In addition to these releases, Frozen in Steel contains several rare and/or previously unreleased rehearsal and live recordings to provide the listener with the full spectrum of Order From Chaos’ dynamics. For the diehard edition, the band culled from its massive collection of rehearsal and live recordings those with the highest fidelity and selected them for inclusion. Accompanying the musical content is a 124-page hardbound book featuring a complete bio written by the band members, numerous previously unseen photos from their personal collections, a thorough discography, reprinted pages from the Order From Chaos zines the band produced, and a complete presentation of the lyrics. Cover and tracklisting are as follows: 
Tracklisting for Order From Chaos' 12LP Frozen in Steel boxset

LP 1: Demos
A1. Of Death and Dying
A2. Quietus
A3. The Scourge
A4. Victimized
B1. Apocalyptic Visions    
B2. Golgotha (Second Death)
B3. The Scourge

LP 2: Demos
A1. Webs of Perdition 
A2. Quietus       
A3. Crimes Against the State
A4. Of Death and Dying      
A5. Blood and Thunder   
B1. Nucleosynthesis  
B2. Megalomania    
B3. Nuctemeron (Conqueror of Fear II)  
B4. Tenebrae / Draconis (Conqueror of Fear III)  
LP 3: Live in Studio
A1. Stillbirth Machine  
A2. Plateau of Invincibility
B1. As the Body Falls Away 
B2. Forsake Me This Mortal Coil
B3. The Angry Red Planet (Fugue for Cydonia)
B4. Labyrinthine Whispers
B5. An Ending in Fire
LP 4: Stillbirth Machine  
A1. The Edge of Forever   
A2. Power Elite  
A3. Iconoclasm Conquest
A4. Forsake Me This Mortal Coil
B1. Stillbirth Machine   
B2. Blood and Thunder  
B3. As the Body Falls Away
LP 5: MLPs   
A1. Plateau of Invincibility  
A2. Nuctemeron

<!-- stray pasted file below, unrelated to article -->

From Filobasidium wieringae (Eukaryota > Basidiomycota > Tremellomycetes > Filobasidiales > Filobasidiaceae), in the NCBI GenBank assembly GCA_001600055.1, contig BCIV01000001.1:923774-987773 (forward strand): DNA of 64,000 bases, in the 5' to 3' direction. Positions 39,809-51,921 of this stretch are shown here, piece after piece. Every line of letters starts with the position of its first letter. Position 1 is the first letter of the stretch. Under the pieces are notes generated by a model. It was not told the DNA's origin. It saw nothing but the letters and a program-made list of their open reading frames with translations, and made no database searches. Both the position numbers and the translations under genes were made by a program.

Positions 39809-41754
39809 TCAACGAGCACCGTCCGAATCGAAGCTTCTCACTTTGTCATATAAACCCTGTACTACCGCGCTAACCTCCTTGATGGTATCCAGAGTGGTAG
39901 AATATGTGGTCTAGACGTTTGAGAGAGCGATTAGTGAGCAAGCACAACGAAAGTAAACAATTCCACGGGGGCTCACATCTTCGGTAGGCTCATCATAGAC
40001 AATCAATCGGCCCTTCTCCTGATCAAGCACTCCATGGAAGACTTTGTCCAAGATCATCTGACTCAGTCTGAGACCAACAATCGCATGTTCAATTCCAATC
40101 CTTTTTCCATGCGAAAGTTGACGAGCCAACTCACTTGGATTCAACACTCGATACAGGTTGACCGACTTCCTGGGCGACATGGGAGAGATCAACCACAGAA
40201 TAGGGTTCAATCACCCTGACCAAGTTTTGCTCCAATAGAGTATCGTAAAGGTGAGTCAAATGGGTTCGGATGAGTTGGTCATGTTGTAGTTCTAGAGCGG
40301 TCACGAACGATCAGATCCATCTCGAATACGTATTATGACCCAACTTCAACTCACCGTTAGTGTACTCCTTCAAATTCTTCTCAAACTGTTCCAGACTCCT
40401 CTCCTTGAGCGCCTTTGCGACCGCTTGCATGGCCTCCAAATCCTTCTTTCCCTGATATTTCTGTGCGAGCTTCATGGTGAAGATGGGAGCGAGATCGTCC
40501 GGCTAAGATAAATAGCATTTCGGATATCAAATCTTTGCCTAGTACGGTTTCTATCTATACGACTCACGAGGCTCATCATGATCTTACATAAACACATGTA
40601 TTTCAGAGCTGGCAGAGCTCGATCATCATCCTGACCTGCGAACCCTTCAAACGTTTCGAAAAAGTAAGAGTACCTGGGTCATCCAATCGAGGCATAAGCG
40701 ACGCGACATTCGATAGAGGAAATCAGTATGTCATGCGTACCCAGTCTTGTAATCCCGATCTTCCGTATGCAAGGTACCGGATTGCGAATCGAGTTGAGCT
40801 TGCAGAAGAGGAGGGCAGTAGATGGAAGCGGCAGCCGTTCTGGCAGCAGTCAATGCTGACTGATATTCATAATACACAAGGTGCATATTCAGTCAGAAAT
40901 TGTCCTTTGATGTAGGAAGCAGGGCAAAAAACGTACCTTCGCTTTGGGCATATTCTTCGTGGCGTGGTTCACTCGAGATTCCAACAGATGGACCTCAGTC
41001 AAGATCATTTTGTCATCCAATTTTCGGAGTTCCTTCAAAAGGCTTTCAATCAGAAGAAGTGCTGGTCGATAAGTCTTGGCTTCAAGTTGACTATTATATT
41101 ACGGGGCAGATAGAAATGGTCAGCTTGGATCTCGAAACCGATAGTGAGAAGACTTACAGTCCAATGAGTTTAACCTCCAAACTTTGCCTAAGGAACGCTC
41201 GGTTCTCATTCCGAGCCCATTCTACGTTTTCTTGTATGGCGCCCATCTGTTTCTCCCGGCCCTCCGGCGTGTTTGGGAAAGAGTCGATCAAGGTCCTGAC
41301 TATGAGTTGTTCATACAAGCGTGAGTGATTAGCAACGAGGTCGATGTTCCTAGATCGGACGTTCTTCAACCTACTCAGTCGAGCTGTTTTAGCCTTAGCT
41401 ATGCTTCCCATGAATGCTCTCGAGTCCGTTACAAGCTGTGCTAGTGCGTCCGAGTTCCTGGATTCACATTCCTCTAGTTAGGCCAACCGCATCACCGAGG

A3. Dead of the Night
B1. The Edge of Forever
B2. Webs of Perdition  
B3. Imperium       
B4. De Stella Nova      
LP 6: Dawn Bringer
A1. Labyrinthine Whispers
A2. Ophiuchus Rex (He Who Plays with the Serpents)  
A3. War And Pain 
B1. Tenebrae / The Sign Draconis
B2. Raise The Banner       
B3. Webs of Perdition   
LP 7: Live, 1993 and 1994   
A1. Blood and Thunder
A2. Ophiuchus Rex 
A3. Power Elite 
A4. Iconoclasm 
B1. Plateau of Invincibility 
B2. Ophiuchus Rex (He Who Plays with the Serpents)
B3. Nuctemeron (Sodom cover) 
B4. An Ending in Fire 
LP 8: An Ending in Fire
A1. Dawn Bringer Invictus 
A2. Tenebrae 
A3. The Sign Draconis   
A4. Plateau of Invincibility    
A5. The Angry Red Planet       
B1. There Lies Your Lord, Father of Victories  
B2. Nucleosynthesis  
B3. De Stella Nova (Instrumental) 
B4. An Ending in Fire
LP 9: Rehearsal, Dec 25, 1988   
A1. Of Death and Dying      
A2. Webs of Perdition      
A3. Crimes Against the State
A4. Golgotha (Second Death) 
B1. Quietus       
B2. Apocalyptic Visions 
B3. Victimized       
B4. Blood and Thunder   
LP 10: Live and Rehearsal   
A1. Victimized
A2. The Scourge
A3. The Edge of Forever
A4. Webs of Perdition
B1. Crimes Against the State
B2. Power Elite
B3. Iconoclasm Conquest
B4. Blood and Thunder
B5. Stillbirth Machine
LP 11: Rehearsal, February 1991
A1. Nucleosynthesis
A2. Webs of Perdition
A3. The Edge of Forever
A4. Crimes Against the State
A5. Power Elite 
A6. Iconoclasm Conquest
B1. As the Body Falls Away
B2. Blood and Thunder 
B3. Forsake Me This Mortal Coil
B4. Megalomania 
B5. Stillbirth Machine
LP 12: Live, January 2, 2010  
A. The Edge of Forever / Forsake Me This Mortal Coil / Of Death and Dying / Labyrinthine Whispers / Webs of Perdition 
B. Dawn Bringer Invictus / Tenebrae / The Sign Draconis / Plateau of Invincibility /  An Ending in Fire 


Dec 11, 2013

Abigor 'Supreme And Immortal Is The Art Of The Devil' review

Supreme And Immortal Is The Art Of The Devil EP
Avantgarde Music

Press releases can be little funny bastards, more often than not. Case in point: Avantgarde's Abigor one. No matter what words you would want to use, it's crystal clear those 2 songs are remnants of a failed project from 1997, and all possible 2013 tweaking, re-mixing and newly recorded vocal lines couldn't help turning those from turd to gold.